A few weeks ago, DISmagazine announced it would team up with 89plus and Serpentine Gallery in search of artists who are #YoungerThanRihanna. The contest officially opens today and promises a cash prize in the form of two new grants; the two winners will be selected by international jury and popular vote, respectively. Artists, writers, architects, filmmakers, musicians, designers, scientists, and technologists are all welcome to submit, provided they are young enough.
As the Bradley Manning trial presses on at Fort Meade, Maryland, artist Clark Stoeckley (of Wikileaks Truck fame) documents the proceedings in sketches. So far, the artists tells us he has compiled over 300 drawings from both sides of the gallery, the jury box, and the live video feed. The renderings are set to be published by OR Books in September as a graphic novel, which is an appropriate format for an epic conflict between good and evil. The previews of Stoeckley's graphic novel look very exciting, but what we find most compelling about the project is Stoeckley's commitment to the trial and to Manning, and the mundane details of the process that he captures through his daily practice of drawing and observation.
Day 1 of the trial
Captain Hunter Whyte, David Coombs, Bradley Manning
Courtroom observers wearing shirts that read "truth" have been mandated by officials to turn them inside-out.
Rhizome's digital conservator Ben Fino-Radin has been hard at work with our New Museum colleagues in preparation for XFR STN (Transfer Station), an open-door artist-centered media archiving project that will take over the museum's Fifth Floor gallery space through September 8. Artists, if you have old media stored in the back of your closet - decaying jaz drives, defunct hard drives, or moving image formats - with long-lost art or documentation or work-in-progress, this is your chance to work with a technician armed with top-of-the-line preservation tools. Visit the XFR STN micro-site to learn more about the project and request an appointment. The project begins July 17; we'll be sure to keep you posted on any interesting finds that emerge during the course of the exhibition.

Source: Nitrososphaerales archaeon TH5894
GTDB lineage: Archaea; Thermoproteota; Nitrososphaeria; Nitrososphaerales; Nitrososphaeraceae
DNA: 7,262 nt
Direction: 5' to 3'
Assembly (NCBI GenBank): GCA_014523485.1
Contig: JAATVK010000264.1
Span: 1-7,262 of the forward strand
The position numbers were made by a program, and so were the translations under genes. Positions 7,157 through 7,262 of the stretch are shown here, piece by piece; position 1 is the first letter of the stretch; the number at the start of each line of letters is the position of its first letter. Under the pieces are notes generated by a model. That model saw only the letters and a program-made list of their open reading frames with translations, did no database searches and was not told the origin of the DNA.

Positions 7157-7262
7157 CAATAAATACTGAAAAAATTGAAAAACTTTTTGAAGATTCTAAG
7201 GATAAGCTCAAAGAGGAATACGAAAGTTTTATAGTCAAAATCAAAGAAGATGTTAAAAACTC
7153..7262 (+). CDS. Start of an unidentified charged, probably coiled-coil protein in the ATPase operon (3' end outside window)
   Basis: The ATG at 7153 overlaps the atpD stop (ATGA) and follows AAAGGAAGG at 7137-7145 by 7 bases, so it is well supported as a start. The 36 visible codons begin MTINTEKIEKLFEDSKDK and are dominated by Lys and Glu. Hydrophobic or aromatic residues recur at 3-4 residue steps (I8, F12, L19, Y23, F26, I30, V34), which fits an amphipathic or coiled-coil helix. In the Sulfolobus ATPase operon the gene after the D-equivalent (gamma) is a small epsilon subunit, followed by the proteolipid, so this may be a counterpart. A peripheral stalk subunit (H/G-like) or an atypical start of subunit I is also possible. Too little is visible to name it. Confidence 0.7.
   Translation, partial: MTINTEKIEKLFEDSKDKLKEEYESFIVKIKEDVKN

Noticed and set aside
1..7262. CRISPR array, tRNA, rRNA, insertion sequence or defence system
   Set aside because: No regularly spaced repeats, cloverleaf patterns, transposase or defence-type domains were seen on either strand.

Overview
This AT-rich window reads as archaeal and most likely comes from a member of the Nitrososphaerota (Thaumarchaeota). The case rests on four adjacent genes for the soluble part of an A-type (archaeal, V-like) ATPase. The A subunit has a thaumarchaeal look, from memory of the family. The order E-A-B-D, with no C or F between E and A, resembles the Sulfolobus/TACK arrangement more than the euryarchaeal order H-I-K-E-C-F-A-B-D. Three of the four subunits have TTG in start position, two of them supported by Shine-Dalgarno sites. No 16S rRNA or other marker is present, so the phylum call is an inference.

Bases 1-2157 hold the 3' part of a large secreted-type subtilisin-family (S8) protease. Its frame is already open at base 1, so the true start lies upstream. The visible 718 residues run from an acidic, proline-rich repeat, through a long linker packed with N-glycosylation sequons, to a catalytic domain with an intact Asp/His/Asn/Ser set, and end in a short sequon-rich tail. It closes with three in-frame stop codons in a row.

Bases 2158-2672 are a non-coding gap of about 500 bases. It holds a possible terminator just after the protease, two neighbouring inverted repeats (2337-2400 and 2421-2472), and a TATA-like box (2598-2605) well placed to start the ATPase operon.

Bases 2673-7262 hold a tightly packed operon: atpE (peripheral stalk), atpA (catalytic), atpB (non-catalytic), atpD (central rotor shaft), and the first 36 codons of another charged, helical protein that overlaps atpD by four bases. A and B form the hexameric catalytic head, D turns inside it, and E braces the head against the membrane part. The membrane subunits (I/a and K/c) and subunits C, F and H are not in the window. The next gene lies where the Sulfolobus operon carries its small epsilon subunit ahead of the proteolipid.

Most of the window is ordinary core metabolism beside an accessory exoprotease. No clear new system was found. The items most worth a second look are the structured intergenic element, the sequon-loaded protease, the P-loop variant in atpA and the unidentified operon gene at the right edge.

There is a scene in the movie Airplane! (1980) in which a young boy suddenly recognizes the real-life actor who is playing the character of co-pilot Roger Murdoch. "Wait a minute!" he exclaims. "I know you! You're Kareem Abdul-Jabbar!"
The scene breaks the "fourth wall" to comic effect. Most viewers in 1980 would have recognized Abdul-Jabbar instantly, but the conventions of performance dictate that we try to pretend that he is just an ordinary schmoe in the cockpit. By "recognizing" Abdul-Jabbar, the boy calls attention to these conventions, and breaks the tension for viewers who were probably struggling to see the six-time MVP of the NBA as an airline employee.
Such an acknowledgment is missing from a more recent project involving Abdul-Jabbar, Miranda July's We Think Alone.
GIF extract form Hito Steyerl, How Not To Be Seen. A Fucking Didactic Educational .MOV File , 2013. HD video file, single screen, 14min.
In May and June, the most viewed page on Rhizome was an artwork by Jonas Lund, We See in Every Direction. Part of ongoing series The Download, Lund's piece is an an application for anonymous, communal web browsing that has found an active user base. Whenever one opens it, there are usually several other strangers logged in, often sharing a browsing experience in multiple languages. During this time, the most commented-upon page on Rhizome was Orit Gat's examination of the political affinities attached to URLs in the cases of .art and .sy, which prompted some good responses from Tom Moody in particular.
On Arcadia Missa's new exhibition series, the limits of precarity, and the subjectivity of networks.
This is the latest in an ongoing series of performance GIFs curated by Jesse Darling. Previously: Maja Cule, Legacy Russell, Jaakko Pallasvuo, Creighton Baxter, Genevieve Belleveau, Jennifer Chan, Marisa Olson.
Brett Ratner, director. These Boots Are Made for Walking (2005). Still from music video for song performed by Jessica Simpson.
I Know What Boys Like
Dwayne Strike, 2013
The artist's description:
Texas State Senator Wendy Davis's shoes during her 13-hour filibuster on June 25, 2013.
Jennifer Steinkamp, from the seires Sexist Slides (1989). Slideshow projected on a street in Hollywood at EZTV.
Molly Soda, Inbox Full (2012). Ten-hour reading of questions sent to the artist from her Tumblr askbox.
For their group exhibition Busted, High Line Art are commissioning a new work of art honoring a person to be chosen by members of the public. Magda Sawon, founder of Postmasters Gallery, one-time board member of Rhizome, is among the finalists. Vote today! (H/T: Artfcity).